It was announced that PEEF would provide special support for students in 15 poor districts of Southern Punjab and special quotas would be introduced for children of low-ranking Government employees, disabled students, those from ethnic minorities and the children of widows.

The Fund was initially established with seedcorn funding of two billion rupees. The Government has pledged to increase the fund to an amazing ten billion rupees (about £75 million) in the next 5 years.

Established in 2008, PEEF typically awards over 5,000 scholarships annually to those attending schools in Panjab and other Pakistani provinces and has recently introduced scholarships for postgraduate study abroad.

To be eligible for the school-based scholarships pupils must have achieved marks of over 60% (equivalent to ‘First Division’ in their most recent Secondary or Intermediate Examination). Their monthly family income must be below 15,000 rupees (so considerably higher than the limit for Daanish schools). The scholarships are heavily biased towards those studying science and engineering.

Progress and Plans

The Authority has been established under the leadership of Yousaf Kamal, formerly the Chairman of the Punjab Vocational Training Council. He has announced that the schools will embrace modern teaching methods including experiential and project-based learning. The schools are embracing English-medium teaching and equipped with ‘state-of-the-art’ computer laboratories and well-equipped libraries.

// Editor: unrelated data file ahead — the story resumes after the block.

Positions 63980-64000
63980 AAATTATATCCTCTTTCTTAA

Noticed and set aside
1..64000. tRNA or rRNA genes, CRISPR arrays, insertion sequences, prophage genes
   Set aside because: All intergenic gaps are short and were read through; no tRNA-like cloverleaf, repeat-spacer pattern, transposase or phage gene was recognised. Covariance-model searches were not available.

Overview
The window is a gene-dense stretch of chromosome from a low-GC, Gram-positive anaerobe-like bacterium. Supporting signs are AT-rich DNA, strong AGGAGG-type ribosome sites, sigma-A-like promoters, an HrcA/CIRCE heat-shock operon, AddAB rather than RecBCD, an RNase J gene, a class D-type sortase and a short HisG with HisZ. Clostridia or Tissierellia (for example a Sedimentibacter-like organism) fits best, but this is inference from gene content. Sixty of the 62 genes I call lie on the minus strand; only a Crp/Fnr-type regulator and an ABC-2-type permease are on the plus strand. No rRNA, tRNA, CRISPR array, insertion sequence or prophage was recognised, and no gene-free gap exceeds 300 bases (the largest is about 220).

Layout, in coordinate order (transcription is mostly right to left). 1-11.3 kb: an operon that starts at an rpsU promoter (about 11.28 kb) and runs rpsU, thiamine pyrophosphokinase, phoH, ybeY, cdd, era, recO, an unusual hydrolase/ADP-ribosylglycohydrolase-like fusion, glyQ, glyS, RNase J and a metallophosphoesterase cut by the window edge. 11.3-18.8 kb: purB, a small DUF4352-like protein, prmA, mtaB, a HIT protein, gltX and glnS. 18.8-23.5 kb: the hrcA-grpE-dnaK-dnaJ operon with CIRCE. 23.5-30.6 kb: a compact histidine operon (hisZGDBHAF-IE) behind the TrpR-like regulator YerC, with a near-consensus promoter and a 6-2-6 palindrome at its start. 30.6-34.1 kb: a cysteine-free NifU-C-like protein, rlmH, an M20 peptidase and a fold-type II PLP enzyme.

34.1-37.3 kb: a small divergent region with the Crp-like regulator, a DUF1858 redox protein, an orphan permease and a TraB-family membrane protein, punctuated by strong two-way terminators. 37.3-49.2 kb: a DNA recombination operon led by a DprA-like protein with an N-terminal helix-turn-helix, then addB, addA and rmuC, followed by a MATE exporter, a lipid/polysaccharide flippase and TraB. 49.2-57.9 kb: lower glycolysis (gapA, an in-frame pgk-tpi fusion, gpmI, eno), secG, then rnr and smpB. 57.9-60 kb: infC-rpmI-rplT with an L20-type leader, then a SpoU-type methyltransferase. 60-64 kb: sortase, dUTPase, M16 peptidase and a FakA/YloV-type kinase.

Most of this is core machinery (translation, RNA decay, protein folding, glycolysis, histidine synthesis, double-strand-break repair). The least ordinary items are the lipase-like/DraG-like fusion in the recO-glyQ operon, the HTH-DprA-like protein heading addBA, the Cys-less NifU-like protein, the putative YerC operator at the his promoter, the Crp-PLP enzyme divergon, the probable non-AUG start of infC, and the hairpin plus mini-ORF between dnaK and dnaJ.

The Authority has decided that a first class masters’ degree is a pre-requisite for staff at Daanish schools. It is reported that highly-qualified teachers are being headhunted, including in the Pakistani community in the UK, and that there are plans to set up a teacher training institute in some of the schools.

In October 2010, a major policy shift was announced, in that Daanish Schools would only provide high school education, rather than admitting children from the poorest backgrounds into Class 1 of the Pakistani education system.

Meanwhile Shahbaz Sherif has emphasised the future benefits of Daanish schools to the Panjab. He holds up the initiative as proof of his intention that the poorest children should have the same right to a high quality education as the children of wealthy families. He sees the schools as key to the alleviation of poverty, but also to the eradication of extremism and terrorism.

The political rhetoric suggests that lines have been drawn. While The Chief Minister argues that the richest 10% of the population are benefiting at the expense of the poor, educationalists typically counter that the Panjabi Government should concentrate first on the 10.9 million learners studying in public schools in the Panjab, instead of diverting the available funds to give a prestigious education to a few thousand poor students.

To date, three or six new schools have been built, depending how the counting is done. There are three schools in two Southern Punjab districts – Bahawalpur and Rahim Yar – at Chistian, Hasilpur and Rahim Yar Khan, but each has separate buildings and teachers for boys and girls. Each of these campuses is catering for 110 boys and 110 girls.